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Musings of an Energy Nerd

When Do I Need to Perform a Load Calculation?

Part 4 in a series of articles on sizing heating and cooling equipment

Some houses need a big furnace, while other houses only need a tiny space heater. If you're not sure how big a heating system your home needs, you should definitely perform a load calculation.
Image Credit: Fine Homebuilding

In my last three blogs, I discussed the basics of heat-loss and cooling load calculations. The unfortunate truth about these calculations is that fast methods aren’t particularly accurate, and accurate methods require making measurements, checking specifications, and entering data into a computer program — in other words, a significant investment of time.

So how should builders go about making these calculations? There are several ways:

  • You can use a rule of thumb (along with experience) to estimate your equipment needs.
  • You can ask your HVAC contractor to make the calculations. (I don’t recommend this method.)
  • You can make the calculations yourself using a simple spreadsheet or an online calculator (like this one from the Build It Solar website).
  • You can buy Manual J software and learn to use it.
  • You can hire a consultant (usually an energy rater or an engineer) to perform the calculations for you.

Why do we need to perform these calculations?

There are at least two reasons why we need to perform load calculations: to size heating and cooling equipment (ideally, using ACCA Manual S), and to design heating and cooling distribution systems (using ACCA Manual D). Neither Manual S nor Manual D can be used unless Manual J calculations are performed first.

These are valid reasons, so a room-by-room Manual J load calculation makes a lot of sense. If you perform such a calculation, you may save money on your heating and cooling equipment (because it is less likely to be oversized), and there will be a lower chance that the homeowners will have comfort complaints arising from a poorly designed heat-distribution system.

In most areas of the country, a room-by-room Manual J load calculation is required by code. If you don’t have the software yourself, you’ll have to hire an energy rater or…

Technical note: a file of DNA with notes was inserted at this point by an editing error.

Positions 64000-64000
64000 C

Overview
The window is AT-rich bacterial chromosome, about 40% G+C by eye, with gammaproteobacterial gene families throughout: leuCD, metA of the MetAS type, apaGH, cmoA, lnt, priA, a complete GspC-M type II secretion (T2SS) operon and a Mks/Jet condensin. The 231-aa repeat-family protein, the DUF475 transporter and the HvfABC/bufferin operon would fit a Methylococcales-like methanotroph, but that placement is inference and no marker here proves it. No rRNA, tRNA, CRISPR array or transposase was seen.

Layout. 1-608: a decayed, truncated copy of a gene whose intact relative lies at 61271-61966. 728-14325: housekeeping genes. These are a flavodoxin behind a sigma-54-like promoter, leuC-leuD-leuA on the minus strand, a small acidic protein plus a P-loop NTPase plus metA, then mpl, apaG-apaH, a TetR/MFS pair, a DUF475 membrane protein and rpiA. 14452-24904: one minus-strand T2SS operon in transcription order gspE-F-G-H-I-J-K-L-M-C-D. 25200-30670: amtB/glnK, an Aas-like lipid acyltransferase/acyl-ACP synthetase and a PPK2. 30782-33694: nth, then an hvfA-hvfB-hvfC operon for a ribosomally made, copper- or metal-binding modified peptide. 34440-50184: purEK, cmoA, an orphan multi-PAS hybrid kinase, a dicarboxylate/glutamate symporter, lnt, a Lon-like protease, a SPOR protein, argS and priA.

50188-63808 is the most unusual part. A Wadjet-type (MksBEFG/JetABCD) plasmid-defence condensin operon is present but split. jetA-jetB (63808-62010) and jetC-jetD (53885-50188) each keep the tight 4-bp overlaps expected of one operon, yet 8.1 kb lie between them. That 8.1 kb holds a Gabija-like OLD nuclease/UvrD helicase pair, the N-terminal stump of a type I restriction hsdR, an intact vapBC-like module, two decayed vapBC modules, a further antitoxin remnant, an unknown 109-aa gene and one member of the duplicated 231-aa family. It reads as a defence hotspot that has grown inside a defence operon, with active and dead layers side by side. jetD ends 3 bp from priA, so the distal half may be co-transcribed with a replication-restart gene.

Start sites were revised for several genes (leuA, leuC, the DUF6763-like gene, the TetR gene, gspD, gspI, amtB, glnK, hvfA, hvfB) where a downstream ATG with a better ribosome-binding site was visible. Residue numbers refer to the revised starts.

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  1. Expert Member
    CARL SEVILLE | | #1

    On fetishists and homeowners
    Nice series of articles, Martin. Sounds like you need to create a simple app to size HVAC systems in high performance homes. Why not do it on our smart phones, they're more powerful than the computers on the space shuttle anyway.
    I agree on your take on the fetishists who insist on taking everything to extremes instead of just making do with +/-99% accuracy.
    Finally, on your comment about homeowners messing things up, that is certainly the truth and reminds me of something I heard John Straube say: "You can't idiot proof anything, the idiots are too smart."

  2. GBA Editor
    Martin Holladay | | #2

    Response to Carl Seville
    According to Michael Blasnik, Bruce Manclark (out in Oregon) is developing a simplified version of Manual J. As far as I know, however, it hasn't been released yet.

  3. wjrobinson | | #3

    I think we all are


    I think we all are GBA Fetishists

    (Had to teach my spell checker a new word today Martin)

  4. Expert Member
    ARMANDO COBO | | #4

    I wish, I wish...
    Great series...however, I wish you don't stop here with the HVAC systems... Design loads are only one leg of a three legged stool. We know that System, Duct and Terminal design is a second leg, and Commission and Balance should be the third. The last too are hardly ever done in residential construction. Anyone of those legs missing or done wrong, and you’ll have an inefficient and underperforming HVAC system, not to mention waste of money.

  5. GBA Editor
    Martin Holladay | | #5

    Response to Armando Cobo
    I agree -- my blogs on load calculations do not represent everything there is to say on HVAC design. However, I have already covered some of the topics you mention in previous articles. See, for example:

    Keeping Ducts Indoors

    Sealing Ducts

    Duct Leakage Testing

    Return-Air Problems

    The importance of commissioning has been discussed several times -- for example, in Simplicity Versus Complexity, where I wrote:

    "Builders often underestimate the importance of commissioning all HVAC equipment after installation. (“Commissioning” simply means making final adjustments and tuning up equipment to verify that it functions properly.)

    "Unfortunately, most new homes are imperfectly commissioned, leading to one or more of the following errors:
    ● The air conditioner has the wrong refrigerant charge.
    ● The airflow over the cooling coils has not been verified.
    ● Duct systems haven’t been checked for leaks.
    ● The airflow through forced-air registers hasn’t been adjusted to meet specifications.
    ● Pressure imbalances between bedrooms with closed doors and adjacent hallways have not been remedied.
    ● Exhaust fan airflow hasn’t been tested.
    ● Heat-recovery ventilators have not been balanced.
    ● Atmospherically vented appliances haven’t been checked for backdrafting during exhaust fan operation.
    ● The temperature set-points on the solar hot water system controller are improperly set.

    "HVAC commissioning errors almost always result in needless increases in energy costs. Many HVAC specialists can share horror stories about commissioning errors, running the gamut from irritating to outrageous (for example, air-source heat pumps with electric resistance elements that operate for most of the winter)."

    Also here:

    "A mechanical system also requires careful commissioning to ensure optimal operation. During commissioning, mechanical equipment is checked for proper operation, distribution systems are balanced, and controls are all checked. All too often, careless mistakes in installation and setup result in poor system performance. Without a commissioning process, these mistakes might not be caught for years. Commissioning is important in both commercial buildings and homes. Clear, thorough documentation is critical to ensure proper ongoing maintenance and operation of systems of any size."